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February 20, 1970 - Image 1

Resource type:
The Detroit Jewish News, 1970-02-20

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Jewry's Rights to Israel:
History's Verdict Affirmed


Conscience of
Mankind at

Henrietta Szold
and Youth Aliya

Waiting for Just
Spark From USSR

Michigan Weekly

Page 4


LVI, No. 23

A noted columnist turns back pages of history questioning
Jewry's rights to statehood ... Allusion to New Left's antagon-
ism to Zionism ... Christian attitudes and Jewish historic rights
—Commentary Page 2

Review of Jewish News

Michigan's Only English-Jewish Newspaper — Incorporating The Detroit Jewish Chronicle

46 .27 17515 W.


9 Mile Rd., Suite 865, Southfield, Mich. 48075

Join the Protest
Policies .
Meet Tuesday
in Downtown

356-8400 February 20, 1970 $7.00 Per Year; This Issue 20c

Detroit, Score of U.S. Cities
Join Protest Tuesday Against
French Anti-Israel Policies

Congressmen Agree
to Boycott Pompidou

WASHINGTON (JTA) — Rep. Bertram
Podell, New York Democrat, announced
Thursday that more than one quarter of the
members of the House agreed to boycott
French President Georges Pompidou's sched-

uled address to a joint session of Congress

Wednesday. Podell said he expects the number
to climb.
Podell said that he had affirmative letters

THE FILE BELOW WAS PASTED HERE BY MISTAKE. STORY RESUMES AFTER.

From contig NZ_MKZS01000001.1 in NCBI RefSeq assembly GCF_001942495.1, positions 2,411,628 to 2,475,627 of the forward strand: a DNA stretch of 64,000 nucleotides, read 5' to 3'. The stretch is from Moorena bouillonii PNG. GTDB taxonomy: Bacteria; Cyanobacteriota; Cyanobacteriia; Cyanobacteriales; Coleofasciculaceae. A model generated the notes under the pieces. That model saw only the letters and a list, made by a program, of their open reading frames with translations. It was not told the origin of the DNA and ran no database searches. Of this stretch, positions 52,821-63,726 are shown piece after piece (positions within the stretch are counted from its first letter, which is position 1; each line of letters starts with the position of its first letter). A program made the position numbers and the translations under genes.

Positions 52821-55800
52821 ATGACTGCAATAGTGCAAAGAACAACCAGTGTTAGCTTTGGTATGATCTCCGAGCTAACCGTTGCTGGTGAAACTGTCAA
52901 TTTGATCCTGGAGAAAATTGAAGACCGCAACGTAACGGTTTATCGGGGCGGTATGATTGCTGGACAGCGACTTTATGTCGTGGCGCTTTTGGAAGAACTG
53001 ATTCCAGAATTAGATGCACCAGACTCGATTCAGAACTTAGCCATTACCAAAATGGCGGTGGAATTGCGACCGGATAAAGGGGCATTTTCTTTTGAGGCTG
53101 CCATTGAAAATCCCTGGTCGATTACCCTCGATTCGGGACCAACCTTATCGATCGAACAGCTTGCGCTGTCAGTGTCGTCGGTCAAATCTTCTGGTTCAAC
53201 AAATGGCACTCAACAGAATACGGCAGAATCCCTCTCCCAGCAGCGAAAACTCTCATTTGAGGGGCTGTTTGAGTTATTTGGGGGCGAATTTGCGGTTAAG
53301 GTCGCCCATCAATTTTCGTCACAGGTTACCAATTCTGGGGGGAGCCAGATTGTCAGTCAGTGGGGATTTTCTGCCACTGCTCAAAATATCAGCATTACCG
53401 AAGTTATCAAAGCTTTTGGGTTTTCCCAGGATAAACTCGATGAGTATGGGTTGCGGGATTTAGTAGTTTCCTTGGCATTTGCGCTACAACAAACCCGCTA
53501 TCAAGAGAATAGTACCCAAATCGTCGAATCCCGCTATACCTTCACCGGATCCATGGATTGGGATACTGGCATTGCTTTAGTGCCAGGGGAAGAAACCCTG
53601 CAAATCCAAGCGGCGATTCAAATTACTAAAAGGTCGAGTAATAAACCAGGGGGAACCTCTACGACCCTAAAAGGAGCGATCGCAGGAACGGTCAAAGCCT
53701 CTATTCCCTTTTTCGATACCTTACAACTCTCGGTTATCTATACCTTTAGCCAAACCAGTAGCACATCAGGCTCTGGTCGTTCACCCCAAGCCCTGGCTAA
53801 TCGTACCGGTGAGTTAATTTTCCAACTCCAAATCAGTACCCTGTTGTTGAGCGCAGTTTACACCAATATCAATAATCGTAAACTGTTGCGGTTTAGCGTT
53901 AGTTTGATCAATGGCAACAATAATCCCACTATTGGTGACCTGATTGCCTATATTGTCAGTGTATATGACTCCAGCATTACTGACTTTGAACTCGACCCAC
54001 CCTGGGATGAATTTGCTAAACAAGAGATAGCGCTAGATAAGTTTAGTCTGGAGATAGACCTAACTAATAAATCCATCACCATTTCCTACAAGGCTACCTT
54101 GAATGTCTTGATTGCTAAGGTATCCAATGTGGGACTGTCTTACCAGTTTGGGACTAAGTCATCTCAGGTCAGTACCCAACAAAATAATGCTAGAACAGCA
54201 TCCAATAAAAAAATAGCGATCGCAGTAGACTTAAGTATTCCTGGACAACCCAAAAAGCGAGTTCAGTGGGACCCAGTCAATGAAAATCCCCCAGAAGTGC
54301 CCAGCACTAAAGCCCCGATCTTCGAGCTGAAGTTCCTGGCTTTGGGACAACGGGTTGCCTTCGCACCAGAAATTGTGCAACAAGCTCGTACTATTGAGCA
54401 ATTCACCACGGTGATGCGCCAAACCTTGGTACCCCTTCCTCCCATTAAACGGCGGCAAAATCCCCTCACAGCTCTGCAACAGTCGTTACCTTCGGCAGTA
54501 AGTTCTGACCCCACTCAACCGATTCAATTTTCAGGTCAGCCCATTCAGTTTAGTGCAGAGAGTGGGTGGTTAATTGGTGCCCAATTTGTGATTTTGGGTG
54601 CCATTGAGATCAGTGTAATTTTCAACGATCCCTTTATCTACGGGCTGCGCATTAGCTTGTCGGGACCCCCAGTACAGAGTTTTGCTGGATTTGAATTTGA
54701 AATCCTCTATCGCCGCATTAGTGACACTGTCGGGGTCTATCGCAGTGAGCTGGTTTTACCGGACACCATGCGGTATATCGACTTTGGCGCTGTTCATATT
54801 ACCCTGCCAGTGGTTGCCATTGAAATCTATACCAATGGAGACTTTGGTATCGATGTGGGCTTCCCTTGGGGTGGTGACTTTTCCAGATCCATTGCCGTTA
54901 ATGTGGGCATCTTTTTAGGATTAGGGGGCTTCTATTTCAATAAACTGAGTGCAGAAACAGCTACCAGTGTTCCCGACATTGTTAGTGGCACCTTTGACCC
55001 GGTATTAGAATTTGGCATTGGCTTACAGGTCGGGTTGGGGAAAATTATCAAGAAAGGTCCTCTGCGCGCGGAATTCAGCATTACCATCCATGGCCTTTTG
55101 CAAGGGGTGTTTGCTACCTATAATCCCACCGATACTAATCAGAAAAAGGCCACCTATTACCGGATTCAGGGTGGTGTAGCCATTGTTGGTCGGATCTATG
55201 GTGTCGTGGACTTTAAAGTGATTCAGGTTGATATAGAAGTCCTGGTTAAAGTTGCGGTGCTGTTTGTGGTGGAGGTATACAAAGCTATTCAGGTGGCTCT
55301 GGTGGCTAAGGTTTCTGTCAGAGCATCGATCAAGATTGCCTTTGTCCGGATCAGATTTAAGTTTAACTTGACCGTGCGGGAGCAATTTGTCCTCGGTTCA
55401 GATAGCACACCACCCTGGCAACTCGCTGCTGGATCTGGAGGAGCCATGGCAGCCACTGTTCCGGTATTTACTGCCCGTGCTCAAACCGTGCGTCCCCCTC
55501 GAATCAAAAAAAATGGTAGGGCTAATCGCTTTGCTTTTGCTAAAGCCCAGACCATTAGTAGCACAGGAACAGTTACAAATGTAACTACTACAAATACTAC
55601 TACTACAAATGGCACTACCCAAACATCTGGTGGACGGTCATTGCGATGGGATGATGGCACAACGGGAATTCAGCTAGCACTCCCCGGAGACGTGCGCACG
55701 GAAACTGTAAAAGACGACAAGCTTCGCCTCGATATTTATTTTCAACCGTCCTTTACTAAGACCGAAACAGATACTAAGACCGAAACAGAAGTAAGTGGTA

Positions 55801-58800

and telephone calls from more than 120 of
the House's 435 members in answer to his
letters asking them to boycott the speech be-
cause of France's sale of jet fighters to Libya.
Podell charged that the French were "mer-
chants of death" in the Middle East and were
working at odds with the United States. He
pointed out that the honor of addressing a
Joint session of Congress was afforded to heads
of state very rarely, and only three times in
the past eight years. Three other New York
Democractic Congressmen, Roman C. Pucin-
ski„ Mario Biaggi and Frank Brasco, signed
the Podell letters.
Four other Congressmen sent letters to
House members asking them to ignore
Podell's letter and attend the Pompidou
speech. Podell plans to provide additional
iftzes on the number of boycotting congress-
men on Monday.
ltnehigan Congressman William Broomfield
(ReP.-Oakland County) told President Nixon
that members of Congress "must strengthen
your hand in impressing upon President
Pompidou the extent of the American con-
viction and unity" in meeting the problems re-
(Continued on Page 8)

Detroit Jewry will join with a score of other communities in registering its concern over the French
government's sale of arms and aircraft to Libya and its embargo on arms to Israel.
The demonstration will take place at 11 a.m. Tuesday in front of the First National Building, whkh
houses the French consulate here.
A delegation from the Flint Jewish community will join the Detroit protesters in the demonstration
here, and wherever there are French consulates, such demonstrations will take place simultaneously.
Coordinated by the Jewish Community Council, the demonstration opposite Kennedy Square has been
developed by the Council's committee on international concerns, under the chairmanship of Morris Lieber-
man. A number of local youth groups are involved in the protest, and Et Gar is coordinating this aspect
of the demonstration.